Don’t use benzodiazepines or other sedative-hypnotics in older adults as first choice for insomnia.

Type of practice

Drugs

Topic Area

Neurology

Large population studies of the elderly have demonstrated that the use of benzodiazepines or other hypnotics is associated to a more than doubled risk in motor vehicle accidents, falls and hip fractures leading to hospitalization and death. Elderly patients, their families and their care-givers should be aware of this risk while treating insomnia, behavioral disturbances or delirium. Benzodiazepines should be reserved to treatment of delirium tremens or severe generalized anxiety disorder unresponsive to other treatments.
Adapted from American Geriatrics Society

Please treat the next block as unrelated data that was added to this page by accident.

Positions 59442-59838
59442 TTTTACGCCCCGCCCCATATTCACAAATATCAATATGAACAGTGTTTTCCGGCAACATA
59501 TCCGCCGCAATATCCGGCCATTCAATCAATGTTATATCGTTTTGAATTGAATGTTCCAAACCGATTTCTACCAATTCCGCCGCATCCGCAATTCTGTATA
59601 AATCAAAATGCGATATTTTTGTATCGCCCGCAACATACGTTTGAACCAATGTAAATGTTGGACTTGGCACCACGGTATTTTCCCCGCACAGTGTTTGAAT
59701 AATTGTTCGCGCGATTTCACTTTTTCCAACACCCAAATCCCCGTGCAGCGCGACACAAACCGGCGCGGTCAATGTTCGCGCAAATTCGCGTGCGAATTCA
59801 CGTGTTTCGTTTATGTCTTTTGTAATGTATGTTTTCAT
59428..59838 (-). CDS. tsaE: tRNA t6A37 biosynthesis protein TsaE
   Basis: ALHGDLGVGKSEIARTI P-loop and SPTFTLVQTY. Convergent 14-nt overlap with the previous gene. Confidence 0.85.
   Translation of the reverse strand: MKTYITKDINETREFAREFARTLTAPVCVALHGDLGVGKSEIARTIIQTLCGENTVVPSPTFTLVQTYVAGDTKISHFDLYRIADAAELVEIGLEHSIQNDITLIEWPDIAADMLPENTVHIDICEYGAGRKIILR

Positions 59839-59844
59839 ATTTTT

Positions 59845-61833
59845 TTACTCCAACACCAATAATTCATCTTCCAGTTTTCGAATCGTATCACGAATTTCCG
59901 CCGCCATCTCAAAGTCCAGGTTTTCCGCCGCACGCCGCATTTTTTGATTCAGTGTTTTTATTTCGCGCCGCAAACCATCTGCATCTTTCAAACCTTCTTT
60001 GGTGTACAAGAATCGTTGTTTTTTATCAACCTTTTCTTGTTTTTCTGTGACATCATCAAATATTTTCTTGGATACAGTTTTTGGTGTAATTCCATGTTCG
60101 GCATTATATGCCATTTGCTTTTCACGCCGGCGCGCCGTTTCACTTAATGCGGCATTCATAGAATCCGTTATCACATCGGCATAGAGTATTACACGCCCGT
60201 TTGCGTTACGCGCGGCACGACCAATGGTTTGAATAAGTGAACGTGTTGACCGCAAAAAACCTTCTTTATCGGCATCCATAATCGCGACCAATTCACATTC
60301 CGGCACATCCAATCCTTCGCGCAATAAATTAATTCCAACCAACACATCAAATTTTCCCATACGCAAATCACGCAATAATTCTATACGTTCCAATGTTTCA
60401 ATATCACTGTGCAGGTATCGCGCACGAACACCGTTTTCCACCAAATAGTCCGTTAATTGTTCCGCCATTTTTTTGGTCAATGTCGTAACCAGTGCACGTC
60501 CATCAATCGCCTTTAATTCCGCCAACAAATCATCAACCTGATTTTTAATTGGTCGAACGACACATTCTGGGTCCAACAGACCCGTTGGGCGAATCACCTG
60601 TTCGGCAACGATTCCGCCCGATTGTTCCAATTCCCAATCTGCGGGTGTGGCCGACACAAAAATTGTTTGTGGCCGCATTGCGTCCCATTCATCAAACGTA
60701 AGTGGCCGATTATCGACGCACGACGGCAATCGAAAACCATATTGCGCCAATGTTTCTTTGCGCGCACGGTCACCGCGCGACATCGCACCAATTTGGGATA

Sources

1. Finkle WD, Der JS, Greenland S, Adams JL, Ridgeway G, Blaschke T, Wang Z, Dell RM, VanRiper KB. Risk of fractures requiring hospitalization after an initial prescription of zolpidem, alprazolam, lorazepam or diazepam in older adults. J Am Geriatr Soc. 2011 Oct;59(10):1883–1890.
2. Allain H, Bentue-Ferrer D, Polard E, Akwa Y, Patat A. Postural instability and consequent falls and hip fractures associated with use of hypnotics in the elderly: a comparative review. Drugs Aging. 2005;22(9):749–765.
3. The American Geriatrics Society 2012 Beers Criteria Update Expert Panel. American Geriatrics Society Updated Beers Criteria for potentially inappropriate medication use in older adults. J Am Geriatr Soc. 2012 Apr;60(4):616-31.

Attention. Please note that these items are provided only for information and are not intended as a substitute for consultation with a clinician. Patients with any specific questions about the items on this list or their individual situation should consult their clinician.